The Blue Max Reviews
I have watched this movie a long time ago but I did not remember much about it except that I did not like the ending. Well I am older now and can appreciate more aspects of a movie than I could then but I have to say that I still find the ending somewhat depressing. Actually, the hole movie is rather depressing I would say.
Having said that, as a movie it is a very well done piece of cinematic art. The story, as depressing as it might be, holds together. The acting is good. The flight scenes are very good even by today's standards. Actually if you consider that the movie was done almost 50 years ago they are quite fantastic.
It is a shame that the story is so depressing. It is still a must watch movie if you are into war and historical flight movies though.
(1966) The Blue Max
Based on a novel written by Jack Hunter "The Blue Max" as it's called is a little medal that is given to German fighter pilots who have managed to stay alive long enough to shoot down as many as 20 planes or more all together during their duration. Takes place during the first World War, focusing on Lieutenant Bruno Stachel played by George Peppard for it's his first time becoming a fighter pilot. And he makes it his obsession to achieve this goal of obtaining this medal, even if meant disobeying orders and lying about it.
Because the movie is more than 2 hours long, it felt just a little too long even though it does use a cast of hundreds and sometimes thousands of extras, it's still uninteresting since actor Peppard does not make a convincing German fighter pilot at all for he may have got the role as a result of doing "Breakfast At Tiffany's" after studio executives couldn't get anyone else. James Mason also stars as General Count von Klugermann odes have a knack for playing German characters since he's done this before on such movies as "The Desert Fox" as well as it's sequel.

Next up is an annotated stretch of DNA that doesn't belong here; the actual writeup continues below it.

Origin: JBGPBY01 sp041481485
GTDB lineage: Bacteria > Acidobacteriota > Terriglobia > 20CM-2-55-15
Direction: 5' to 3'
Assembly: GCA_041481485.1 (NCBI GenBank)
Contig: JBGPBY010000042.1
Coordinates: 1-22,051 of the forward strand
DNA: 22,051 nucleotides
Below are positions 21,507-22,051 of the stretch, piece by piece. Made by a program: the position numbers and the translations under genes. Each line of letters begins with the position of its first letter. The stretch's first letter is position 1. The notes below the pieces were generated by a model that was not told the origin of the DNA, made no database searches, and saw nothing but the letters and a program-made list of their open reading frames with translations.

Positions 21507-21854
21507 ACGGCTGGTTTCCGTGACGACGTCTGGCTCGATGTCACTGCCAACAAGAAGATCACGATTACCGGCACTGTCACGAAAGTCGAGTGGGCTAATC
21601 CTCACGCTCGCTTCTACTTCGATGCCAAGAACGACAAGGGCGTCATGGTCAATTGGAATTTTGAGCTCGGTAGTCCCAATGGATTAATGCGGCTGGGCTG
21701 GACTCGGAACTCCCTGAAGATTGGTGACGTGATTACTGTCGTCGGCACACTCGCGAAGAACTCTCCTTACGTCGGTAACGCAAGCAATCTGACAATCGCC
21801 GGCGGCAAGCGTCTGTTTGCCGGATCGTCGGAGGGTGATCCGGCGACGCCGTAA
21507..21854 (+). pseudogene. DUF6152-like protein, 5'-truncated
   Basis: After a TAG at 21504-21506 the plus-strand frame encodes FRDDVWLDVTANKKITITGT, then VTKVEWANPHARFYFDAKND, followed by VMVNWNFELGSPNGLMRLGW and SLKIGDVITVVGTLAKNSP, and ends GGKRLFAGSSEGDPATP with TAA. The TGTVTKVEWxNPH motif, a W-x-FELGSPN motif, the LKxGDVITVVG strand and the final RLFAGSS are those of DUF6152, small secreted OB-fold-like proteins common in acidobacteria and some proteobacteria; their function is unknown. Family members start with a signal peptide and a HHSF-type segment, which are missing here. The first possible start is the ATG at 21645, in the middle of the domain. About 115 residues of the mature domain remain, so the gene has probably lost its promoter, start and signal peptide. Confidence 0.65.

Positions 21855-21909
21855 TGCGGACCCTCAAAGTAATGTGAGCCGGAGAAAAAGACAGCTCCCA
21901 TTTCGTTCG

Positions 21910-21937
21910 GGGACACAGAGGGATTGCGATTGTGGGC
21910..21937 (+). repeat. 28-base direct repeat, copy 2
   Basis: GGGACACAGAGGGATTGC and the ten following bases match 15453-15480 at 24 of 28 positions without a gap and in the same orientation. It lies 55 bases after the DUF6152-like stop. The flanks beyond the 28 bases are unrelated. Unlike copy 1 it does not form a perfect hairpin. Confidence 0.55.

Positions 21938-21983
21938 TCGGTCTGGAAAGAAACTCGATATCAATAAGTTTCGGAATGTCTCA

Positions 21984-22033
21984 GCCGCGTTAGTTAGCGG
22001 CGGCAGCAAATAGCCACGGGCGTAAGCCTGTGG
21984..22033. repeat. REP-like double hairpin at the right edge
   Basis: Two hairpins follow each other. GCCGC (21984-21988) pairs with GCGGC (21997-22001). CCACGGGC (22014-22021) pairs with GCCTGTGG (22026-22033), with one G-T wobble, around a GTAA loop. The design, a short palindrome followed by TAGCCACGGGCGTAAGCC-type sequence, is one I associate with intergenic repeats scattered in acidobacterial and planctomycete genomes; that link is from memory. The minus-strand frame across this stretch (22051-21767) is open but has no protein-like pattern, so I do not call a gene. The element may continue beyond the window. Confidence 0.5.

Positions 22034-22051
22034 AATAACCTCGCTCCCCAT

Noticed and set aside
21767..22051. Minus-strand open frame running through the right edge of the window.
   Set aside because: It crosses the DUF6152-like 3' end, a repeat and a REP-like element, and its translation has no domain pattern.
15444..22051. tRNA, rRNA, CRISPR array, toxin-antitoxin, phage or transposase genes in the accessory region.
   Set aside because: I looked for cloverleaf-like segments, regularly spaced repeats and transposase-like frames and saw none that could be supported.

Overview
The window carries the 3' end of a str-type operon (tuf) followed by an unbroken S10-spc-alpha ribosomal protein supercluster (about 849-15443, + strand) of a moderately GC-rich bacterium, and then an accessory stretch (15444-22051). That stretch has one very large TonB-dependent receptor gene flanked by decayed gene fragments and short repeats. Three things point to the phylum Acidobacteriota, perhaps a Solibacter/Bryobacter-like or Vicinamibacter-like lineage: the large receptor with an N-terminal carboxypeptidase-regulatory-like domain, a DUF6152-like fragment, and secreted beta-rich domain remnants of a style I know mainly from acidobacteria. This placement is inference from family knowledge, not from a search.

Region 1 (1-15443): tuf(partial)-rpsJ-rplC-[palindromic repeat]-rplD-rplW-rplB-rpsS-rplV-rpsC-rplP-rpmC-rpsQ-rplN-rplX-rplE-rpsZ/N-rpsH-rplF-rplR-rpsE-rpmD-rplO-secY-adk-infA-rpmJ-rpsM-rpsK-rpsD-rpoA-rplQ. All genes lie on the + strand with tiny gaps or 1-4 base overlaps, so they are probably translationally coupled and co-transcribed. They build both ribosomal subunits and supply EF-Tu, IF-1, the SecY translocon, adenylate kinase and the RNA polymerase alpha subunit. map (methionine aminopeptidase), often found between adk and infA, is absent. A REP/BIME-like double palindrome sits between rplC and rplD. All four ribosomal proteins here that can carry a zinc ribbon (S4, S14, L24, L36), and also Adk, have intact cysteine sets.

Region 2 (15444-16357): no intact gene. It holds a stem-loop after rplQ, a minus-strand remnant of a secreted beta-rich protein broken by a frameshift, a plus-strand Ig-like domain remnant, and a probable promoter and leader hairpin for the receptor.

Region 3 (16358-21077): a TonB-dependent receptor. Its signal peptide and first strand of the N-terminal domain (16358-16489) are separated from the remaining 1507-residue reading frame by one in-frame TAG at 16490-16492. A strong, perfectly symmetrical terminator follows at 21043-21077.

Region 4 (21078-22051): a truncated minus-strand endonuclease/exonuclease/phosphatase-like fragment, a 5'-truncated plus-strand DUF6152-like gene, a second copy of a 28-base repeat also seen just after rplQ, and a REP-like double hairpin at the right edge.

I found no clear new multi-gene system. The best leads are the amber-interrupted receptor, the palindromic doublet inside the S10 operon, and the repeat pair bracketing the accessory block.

2 out of 4 stars
I pushed my throttle forward and my aluminum wings accelerate down the runway. My wheels leaped from the asphalt and my nose points towards the cotton balled cumulus clouds. The engine and propeller pull me from the soft green earth and that's when I hear over the wind noise the prelude music to the Blue Max by Jerry Goldsmith. Chills go down my spine as the Blue Max theme plays in my head. As I execute a climbing turn to dance among the clouds, my aircraft becomes a Fokker DR VII and I become Lieutenant von Fichthorn of Jasta 11.
I saw the Blue Max with my father. I was eight at the time and that film made me want to be a pilot. Twelve years later Im the top of my flight class as pilot in command and have flown for thirty. The Blue Max is a beautiful film reflection of a time when wood and canvas took to the skies and change the rules of war. Perfect casting and solid story line makes this film an icon in the history of film. Putting together a film with this many antique airplanes could never be perfect, but it comes so close to perfection. No pregnant computer generated dog fights in this film.
When I slide the Blue Max CD soundtrack in my cars stereo system, the Blue Max prelude still sends chills down my spine and I start to scan for English SE-5's on my six. The Blue Max is a must see.